Some, any, every and no

Some, any, every and no

Instructions: 

As you watch the video, look at the examples of some, any, every and no. They are in red in the subtitles. Then read the conversation below to learn more. Finally, do the grammar exercises to check you understand, and can use, some, any, every and no correctly.

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Daisy and her new friend are at the shopping centre and they meet Oliver by chance. 

We use some and any for talking about indefinite numbers or amounts of things. We use them with nouns or on their own, as pronouns.

I know about some and any. You use some in positive sentences and any in questions and negatives, right?

Well, yes, often.

We've got some amazing chocolate cake, and some carrot cake.
Have you got any chocolate cake?
I haven't had any carrot cake for ages.

But we also use any in positive sentences.

Any cake will do. Surprise me.
She can tell you everything about ... well, about anything!

Oh, so what’s the rule?

We use some for talking about a limited number or amount; and we use any for an unlimited number or amount. For example, imagine you are talking about different kinds of cake. All these sentences are possible:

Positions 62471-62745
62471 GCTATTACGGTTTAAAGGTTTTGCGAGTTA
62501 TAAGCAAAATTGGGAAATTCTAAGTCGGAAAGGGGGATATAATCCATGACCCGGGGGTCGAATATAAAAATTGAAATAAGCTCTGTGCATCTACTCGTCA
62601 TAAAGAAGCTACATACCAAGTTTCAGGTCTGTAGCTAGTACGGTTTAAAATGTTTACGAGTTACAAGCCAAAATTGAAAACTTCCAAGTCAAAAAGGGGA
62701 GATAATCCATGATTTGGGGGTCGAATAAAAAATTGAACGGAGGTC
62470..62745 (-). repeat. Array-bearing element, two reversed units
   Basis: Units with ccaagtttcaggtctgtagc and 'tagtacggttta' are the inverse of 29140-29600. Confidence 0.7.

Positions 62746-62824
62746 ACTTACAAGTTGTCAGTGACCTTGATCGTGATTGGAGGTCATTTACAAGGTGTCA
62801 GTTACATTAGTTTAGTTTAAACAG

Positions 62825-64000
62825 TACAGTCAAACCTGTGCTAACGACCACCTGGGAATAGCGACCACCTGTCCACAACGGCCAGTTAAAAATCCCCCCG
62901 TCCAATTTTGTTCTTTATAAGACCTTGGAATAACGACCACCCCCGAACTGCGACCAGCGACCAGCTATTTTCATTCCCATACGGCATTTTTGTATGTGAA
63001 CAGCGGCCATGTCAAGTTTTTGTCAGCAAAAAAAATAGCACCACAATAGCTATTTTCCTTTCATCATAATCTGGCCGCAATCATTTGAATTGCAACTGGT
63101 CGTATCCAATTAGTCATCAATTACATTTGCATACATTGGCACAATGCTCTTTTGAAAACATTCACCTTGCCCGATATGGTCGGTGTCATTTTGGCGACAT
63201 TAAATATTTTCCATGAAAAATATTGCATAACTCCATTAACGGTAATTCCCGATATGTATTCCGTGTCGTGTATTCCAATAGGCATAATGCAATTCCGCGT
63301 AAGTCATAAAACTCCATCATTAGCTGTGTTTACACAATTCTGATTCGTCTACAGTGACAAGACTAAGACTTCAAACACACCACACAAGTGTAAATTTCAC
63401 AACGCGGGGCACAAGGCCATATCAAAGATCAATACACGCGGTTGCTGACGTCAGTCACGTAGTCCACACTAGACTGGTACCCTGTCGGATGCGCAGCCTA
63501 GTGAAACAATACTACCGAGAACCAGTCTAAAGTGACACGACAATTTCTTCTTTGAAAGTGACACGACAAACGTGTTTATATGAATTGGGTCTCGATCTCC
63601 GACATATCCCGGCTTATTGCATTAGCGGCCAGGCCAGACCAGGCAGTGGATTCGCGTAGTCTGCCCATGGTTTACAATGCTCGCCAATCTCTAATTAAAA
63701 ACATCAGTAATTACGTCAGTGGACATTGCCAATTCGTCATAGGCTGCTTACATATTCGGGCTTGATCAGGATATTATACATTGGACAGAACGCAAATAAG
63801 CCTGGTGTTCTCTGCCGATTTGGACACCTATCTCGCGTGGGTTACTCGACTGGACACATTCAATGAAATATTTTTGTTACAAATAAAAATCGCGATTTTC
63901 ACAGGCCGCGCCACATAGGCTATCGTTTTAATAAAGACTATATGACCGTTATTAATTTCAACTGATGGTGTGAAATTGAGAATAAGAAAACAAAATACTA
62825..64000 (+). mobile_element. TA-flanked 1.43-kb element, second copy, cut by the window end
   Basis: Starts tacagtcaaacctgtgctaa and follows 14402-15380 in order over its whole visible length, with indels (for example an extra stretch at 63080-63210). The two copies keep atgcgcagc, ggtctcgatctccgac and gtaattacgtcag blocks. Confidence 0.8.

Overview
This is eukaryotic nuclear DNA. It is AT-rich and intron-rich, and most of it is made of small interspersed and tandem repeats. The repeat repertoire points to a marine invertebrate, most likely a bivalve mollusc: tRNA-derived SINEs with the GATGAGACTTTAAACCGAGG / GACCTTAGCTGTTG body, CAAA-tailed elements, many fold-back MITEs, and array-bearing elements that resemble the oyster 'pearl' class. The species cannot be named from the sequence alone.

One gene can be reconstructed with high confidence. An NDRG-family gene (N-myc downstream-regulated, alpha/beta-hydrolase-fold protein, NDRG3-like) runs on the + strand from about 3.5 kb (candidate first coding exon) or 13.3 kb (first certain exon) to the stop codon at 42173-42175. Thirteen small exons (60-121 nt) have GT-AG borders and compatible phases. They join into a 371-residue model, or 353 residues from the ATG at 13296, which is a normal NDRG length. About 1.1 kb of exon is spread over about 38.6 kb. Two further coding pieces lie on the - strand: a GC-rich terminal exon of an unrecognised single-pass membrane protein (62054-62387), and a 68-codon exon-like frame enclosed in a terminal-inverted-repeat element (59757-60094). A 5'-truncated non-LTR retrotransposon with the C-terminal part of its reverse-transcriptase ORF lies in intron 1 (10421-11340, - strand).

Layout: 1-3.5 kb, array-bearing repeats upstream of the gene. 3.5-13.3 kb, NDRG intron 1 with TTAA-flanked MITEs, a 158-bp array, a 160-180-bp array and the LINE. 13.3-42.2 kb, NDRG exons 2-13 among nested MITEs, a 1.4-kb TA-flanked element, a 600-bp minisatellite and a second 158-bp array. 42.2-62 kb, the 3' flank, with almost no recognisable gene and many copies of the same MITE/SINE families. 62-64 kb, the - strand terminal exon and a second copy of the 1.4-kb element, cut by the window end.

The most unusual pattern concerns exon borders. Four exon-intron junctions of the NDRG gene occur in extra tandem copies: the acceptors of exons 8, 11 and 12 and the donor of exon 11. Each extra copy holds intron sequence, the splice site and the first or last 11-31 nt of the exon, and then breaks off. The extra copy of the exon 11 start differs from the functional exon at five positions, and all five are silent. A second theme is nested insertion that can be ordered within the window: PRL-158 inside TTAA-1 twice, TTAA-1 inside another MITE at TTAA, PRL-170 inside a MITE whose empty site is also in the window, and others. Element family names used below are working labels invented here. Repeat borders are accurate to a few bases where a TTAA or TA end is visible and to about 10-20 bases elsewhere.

A I like any kind of cake. (= all kinds of cake, unlimited)
B I don't like any kind of cake. (= 0 kinds of cake, unlimited)
C I like some kinds of cake. (= a limited number of kinds of cake)
D I don't like some kinds of cake. (= a limited number of kinds of cake)

OK, I think that’s clear. I like any kind of music. I don’t like some dogs.

Yes, if you like all music and if you also like some dogs.

Yes, I like most dogs, but not dogs that bite, or dogs that are ill.

OK, then.

And what about questions? Can we use both some and any in questions?

Yes, we use both.

Would you like some more coffee?
Would you like any more to eat?

Here the difference is very small. The speaker is thinking of a limited amount in the first question, and an unlimited amount in the second question. In both questions we could use some or any.

Sometimes we use some when we expect the answer to be “yes”. We use any when we don’t know what the answer will be; we are asking whether something exists.

Can I have some sugar? (I know there’s some sugar)
Is there any cake left? (I don’t know whether there’s any cake)
Are you waiting for somebody? (I think you are)
Is anybody coming to meet you? (I don’t know)

Did you say we can use some and any on their own, as pronouns?

Yes, we don’t need to repeat the noun.

Is there any cake?
Yes, do you want some? / Sorry, there isn’t any. / Sorry, there’s none left.

Ah, none. That’s new to me.

Yes, we can use  none  or no + noun instead of not any. 

Have we got any onions?
No, there aren’t any. / There are none left.
We haven’t got any money. = We have no money.

What about somebody, anybody, everybody and nobody? Can you tell me more about how you use those words?

Of course. Somebody/anybody/nobody/everybody are used as singular nouns, even though everybody refers to more than one person and anybody can mean more than one person.

I saw somebody outside the window. (= 1 person)
There’s nobody there. (= 0 person)